Travel Destinations / Zanzibar

Known as the “best-kept secret in the Indian Ocean”, Zanzibar is the perfect island for travelers looking to enjoy a destination with both historical attractions, as well as picturesque, secluded beaches. Stone Town, the old city, is the cultural heart of the island and very little has actually changed over the course of the past 200 years.

The old city is made up of a myriad of alleys, vibrant bazaars, gorgeous mosques and fantastically grand Arab houses, which used to be a visual measure of its owner’s wealth. Zanzibar may have a fascinating heritage and history, but there can be little doubt about what draws visitors every year, its beaches are simply to-die-for.

Pristine white sandy beaches are lapped by the bright turquoise waters of the Indian Ocean, creating the perfect sunbathing, relaxing, swimming, all-in-one beach holiday destination. There are numerous little fishing villages along the coast to explore as well, so finding something to do is easy on Zanzibar.

At the very top (north) of the island is Nungwi, and it provides a great insight into the building trade of the island as it’s the building capital of Zanzibar. To the west visitors should visit Mangapwani beach and for some notable beaches on the east, a trip to Matemwe, Pwani Mchangani, Kiwengwa, Uroa, Bwejuu and Jambiani are all worth investigating.

There are a number of smaller islands which surround the main island, and that gives travelers the opportunity to explore the area from an entirely different perspective. Numerous day trips are available and it’s highly recommended to embark on one, or more, of these day trips from Stone Town. Changu Island is possibly the most popular with visitors, as this old prison was used by Arabs to detain slaves before the British built a jail, which was never used.


The population of Zanzibar consists of a rich mix of ethnic backgrounds, and this is clearly visible throughout the island. From architecture, to religious beliefs, the island is extremely diverse. The island has around 800,000 inhabitants, most of which speak Swahili (or Kiswahili to the locals), and there is also a belief that it’s the purest form of the language spoken anywhere, with some claims that Zanzibar is actually where Swahili originated.


Wood carvings, chests, clothes, spices, paintings and antiques are what prospective visitors to Zanzibar can expect to find in the shops of Stone Town. For something a little different, travelers should explore Kiponda Street, Market Street, Malindi Street, Darajani Street, and Mchangani Street where jewellery, electronic goods, textiles, cosmetics and electronic equipment is sold. One very useful tip is that you should avoid any/all products related to the island’s protected species, including sea shells and turtles.


The currency used in Zanzibar is the Tanzanian Shilling – Tsh
The exchange rate is approximately 1 USD to 1500 Tsh
Your hotel should offer you the best exchange rate, but if you want to double check, find the nearest bank, or exchange office to assist you. The island doesn’t have a lot of ATMs, and the few they have are only available in Stone Town.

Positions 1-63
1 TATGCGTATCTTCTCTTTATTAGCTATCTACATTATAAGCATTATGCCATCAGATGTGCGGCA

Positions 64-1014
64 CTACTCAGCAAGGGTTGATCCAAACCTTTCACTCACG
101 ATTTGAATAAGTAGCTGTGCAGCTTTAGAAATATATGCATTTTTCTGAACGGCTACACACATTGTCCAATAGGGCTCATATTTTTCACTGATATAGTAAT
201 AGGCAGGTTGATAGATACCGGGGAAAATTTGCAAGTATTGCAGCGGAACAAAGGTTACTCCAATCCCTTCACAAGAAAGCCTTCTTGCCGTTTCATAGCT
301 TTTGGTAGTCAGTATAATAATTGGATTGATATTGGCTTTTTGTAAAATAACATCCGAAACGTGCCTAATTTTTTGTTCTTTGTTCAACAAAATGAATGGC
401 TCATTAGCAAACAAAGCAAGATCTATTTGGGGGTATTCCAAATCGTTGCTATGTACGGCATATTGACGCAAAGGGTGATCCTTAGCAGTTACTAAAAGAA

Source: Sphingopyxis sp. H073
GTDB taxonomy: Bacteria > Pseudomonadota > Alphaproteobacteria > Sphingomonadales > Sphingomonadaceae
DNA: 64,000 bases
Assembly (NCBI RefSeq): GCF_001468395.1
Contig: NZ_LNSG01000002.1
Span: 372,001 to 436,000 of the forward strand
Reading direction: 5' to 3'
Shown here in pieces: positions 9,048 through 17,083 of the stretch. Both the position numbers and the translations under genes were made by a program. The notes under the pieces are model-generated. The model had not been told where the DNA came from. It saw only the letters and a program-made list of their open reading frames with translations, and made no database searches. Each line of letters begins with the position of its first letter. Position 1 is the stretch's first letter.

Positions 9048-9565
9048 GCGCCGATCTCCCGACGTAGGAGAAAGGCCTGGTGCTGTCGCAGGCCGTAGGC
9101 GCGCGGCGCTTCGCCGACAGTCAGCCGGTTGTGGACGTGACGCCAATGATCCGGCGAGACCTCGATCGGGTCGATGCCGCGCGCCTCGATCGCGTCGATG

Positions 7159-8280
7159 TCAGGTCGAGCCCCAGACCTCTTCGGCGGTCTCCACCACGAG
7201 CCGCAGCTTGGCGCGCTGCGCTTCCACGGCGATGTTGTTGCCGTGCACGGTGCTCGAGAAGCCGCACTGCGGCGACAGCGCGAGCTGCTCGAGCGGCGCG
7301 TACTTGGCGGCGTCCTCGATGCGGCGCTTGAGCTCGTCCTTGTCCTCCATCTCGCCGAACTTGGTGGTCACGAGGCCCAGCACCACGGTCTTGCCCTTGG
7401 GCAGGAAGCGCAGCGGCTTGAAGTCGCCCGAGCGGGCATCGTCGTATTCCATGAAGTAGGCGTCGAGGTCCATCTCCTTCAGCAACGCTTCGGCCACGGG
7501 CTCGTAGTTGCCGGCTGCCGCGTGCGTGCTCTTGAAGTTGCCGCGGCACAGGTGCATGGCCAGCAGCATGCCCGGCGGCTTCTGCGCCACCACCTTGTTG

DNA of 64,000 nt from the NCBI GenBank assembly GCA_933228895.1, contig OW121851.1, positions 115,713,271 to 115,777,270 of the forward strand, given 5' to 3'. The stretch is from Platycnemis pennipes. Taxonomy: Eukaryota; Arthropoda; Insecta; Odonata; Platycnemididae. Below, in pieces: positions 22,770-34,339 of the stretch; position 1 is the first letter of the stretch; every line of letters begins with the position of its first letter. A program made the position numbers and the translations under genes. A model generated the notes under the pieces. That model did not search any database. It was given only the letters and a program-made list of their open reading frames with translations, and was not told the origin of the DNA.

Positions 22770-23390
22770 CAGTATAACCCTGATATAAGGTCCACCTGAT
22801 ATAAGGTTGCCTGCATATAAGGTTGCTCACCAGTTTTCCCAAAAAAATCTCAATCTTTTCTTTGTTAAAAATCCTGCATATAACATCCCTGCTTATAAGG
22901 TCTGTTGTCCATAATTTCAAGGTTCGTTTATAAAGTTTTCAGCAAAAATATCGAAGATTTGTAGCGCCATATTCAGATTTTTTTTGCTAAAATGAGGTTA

When traveling to Zanzibar, travelers will need to be in possession of a valid Yellow Fever Certificate, it’s compulsory. Getting the appropriate inoculations should be as easy as a trip to your GP or Travel Clinic. The certificate is valid for 10 years, and it’s important to keep it nearby, we’d recommend you keep it with your passport. Zanzibar is also listed as a High Risk Malaria area, so please do take the appropriate precautions prior to departure. Talk to your doctor or pharmacist for the right steps to take to protect yourself against malaria.

Nationality Requires Visa
American Yes
British Yes
European Union Yes
South African No

Should your nationality not be listed above, kindly contact our dedicated consultants for assistance.

Zanzibar enjoys a warm, tropical climate year-round, but officially winter and summer peak in June and December respectively. Days consist of approximately 7 – 8 hours of sunshine, and during November guests could experience some short rain showers in the afternoon, but during April and May the island experiences what locals call “Green Season”, so expect longer rain showers if you’re visiting during that time.

Best time to visit

Very similar to Tanzania, there is almost no bad time to visit the island of Zanzibar. Zanzibar enjoys a tropical and humid climate, and sees most of the “long rains” during March, April and May. This results in afternoon showers almost daily, and they can be very heavy, but luckily they don’t tend to last very long and they also help cool the air down. Temperatures are generally in the low 30s during this time.
The other season is the “long dry” season, and it spans from June through October. Rains are far less common then, but the temperatures are generally milder, making it the ideal time to visit Zanzibar. During peak season in December and January the island experiences the “short rains” season, but prices on the island will increase due to the peak time, so if you are after a quiet break, the long dry season is highly recommended for you Zanzibar holiday.